FARE (the Foundation for Alcohol Research and Education) have published an analysis of the alcohol advertising run during the TV coverage of the 2018 season Grand Finals, and what they found was startling. The researchers counted each new occasion an alcohol brand or alcohol-sponsored message appeared on the TV screen over the course of the match, including advert breaks and the 10 minutes of coverage before and after the games. They found alcohol advertising appeared an average of seven times every 10 minutes for AFL viewers, and 29 times every 10 minutes for NRL viewers. That’s 376 instances of alcohol advertising during the broadcast of the NRL Grand Final, and 120 instances of alcohol advertising during the AFL Grand Final coverage.
By contrast, the analysis found there were only 11 appearances during the NRL Grand Final, of a New South Wales Government advertisement warning of the dangers of drink driving.
FARE’s report concluded that ‘professional sport is currently being used as a highly effective conduit for mass-population alcohol marketing during children’s viewing hours.’
As mentioned earlier, Hello Sunday Morning avoids taking a purist view on most things, including the abstinence-versus-moderation debate, but we can’t help thinking that there’s something wrong with this picture!
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Have doing a lot of research lately on alcohol misuse thanx to Annie Grace and Craig Beck. I feel a lot of problem drinking comes from clever marketing to begin with. Tobacco adds eventually got banned so why not booze? It’s just that it’s so ingrained in our culture that it’s seen as something wrong if ur not drinking. This culture needs to change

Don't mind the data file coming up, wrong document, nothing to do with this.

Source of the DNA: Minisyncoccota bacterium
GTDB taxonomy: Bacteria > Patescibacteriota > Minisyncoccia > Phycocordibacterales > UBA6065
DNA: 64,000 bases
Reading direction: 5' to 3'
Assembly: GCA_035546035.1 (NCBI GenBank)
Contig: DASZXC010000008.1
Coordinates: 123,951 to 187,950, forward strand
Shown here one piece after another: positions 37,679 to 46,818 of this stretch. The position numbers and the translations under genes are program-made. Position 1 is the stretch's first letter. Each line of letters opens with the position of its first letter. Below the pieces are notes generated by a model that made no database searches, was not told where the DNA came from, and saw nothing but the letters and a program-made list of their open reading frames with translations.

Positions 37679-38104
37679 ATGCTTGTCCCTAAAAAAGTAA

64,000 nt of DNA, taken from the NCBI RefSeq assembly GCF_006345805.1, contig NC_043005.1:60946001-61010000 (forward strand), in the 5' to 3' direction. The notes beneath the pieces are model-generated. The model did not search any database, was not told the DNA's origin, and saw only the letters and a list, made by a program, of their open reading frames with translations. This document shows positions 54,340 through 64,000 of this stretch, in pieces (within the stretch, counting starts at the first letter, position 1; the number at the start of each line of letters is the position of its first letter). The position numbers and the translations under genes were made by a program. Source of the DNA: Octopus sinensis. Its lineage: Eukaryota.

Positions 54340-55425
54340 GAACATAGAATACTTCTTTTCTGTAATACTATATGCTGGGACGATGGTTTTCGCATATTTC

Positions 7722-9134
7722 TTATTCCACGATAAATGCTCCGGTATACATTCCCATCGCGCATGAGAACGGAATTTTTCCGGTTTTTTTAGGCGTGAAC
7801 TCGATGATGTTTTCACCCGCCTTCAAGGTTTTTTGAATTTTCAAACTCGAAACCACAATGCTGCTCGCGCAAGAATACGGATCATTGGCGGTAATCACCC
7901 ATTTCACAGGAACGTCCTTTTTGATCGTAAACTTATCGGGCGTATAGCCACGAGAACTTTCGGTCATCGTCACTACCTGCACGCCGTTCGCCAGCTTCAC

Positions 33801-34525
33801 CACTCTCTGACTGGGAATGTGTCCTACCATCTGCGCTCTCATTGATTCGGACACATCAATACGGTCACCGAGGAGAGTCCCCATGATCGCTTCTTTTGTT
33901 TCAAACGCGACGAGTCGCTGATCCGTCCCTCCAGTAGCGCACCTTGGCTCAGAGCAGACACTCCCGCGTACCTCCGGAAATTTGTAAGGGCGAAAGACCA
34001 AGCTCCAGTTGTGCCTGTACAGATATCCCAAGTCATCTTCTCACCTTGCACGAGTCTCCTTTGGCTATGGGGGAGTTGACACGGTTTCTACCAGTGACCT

The marketing is indeed very clever…and it is based predominantly on very subtle “below the line” cues in their advertising. The marketeers have steered their categories and brands towards ‘sophistication’ and ‘discovery’ and the advertising has reflected this. The whole market has veered towards “premium”, “craft” and “artisan” making consumers feel that they are choosing something exclusive (and paying for it!!) when really what they are buying is the same product, repackaged, rebranded and relaunched. In terms of sport sponsorship here in the UK the alcohol brands have been marginalised by online sports betting companies which actually plays to their campaigns that the brands are not mass market products and consumers select them (ergo they are very clever for making this choice and strengthening brand loyalty or at least driving category growth….gin is a perfect example of this – 5 years ago gin was only drank by your granny at Christmas, now supermarkets here are selling bottles upwards of £50 and gin is rivalling vodka as the number 1 spirit).
The consumer data and insight that the big drinks companies hold (to target brands and campaigns) is highly sophisticated which in effect allows the to stay ahead of Government legislation and ad hoc “bans” (such as the example given of NSW hockey or indeed a blanket ban of alcohol advertising in a whole country such as France).
It’s not imminent, but surely it’s only a matter of time before alcohol advertising goes the same way as cigarette advertising. Bring it on. There will of course be the usual hue and cry about money leaving the game, how are we going to replace it, grass roots will be the ones to suffer…but never forget they said that when tobacco advertising was banned. Funnily enough, sport survived.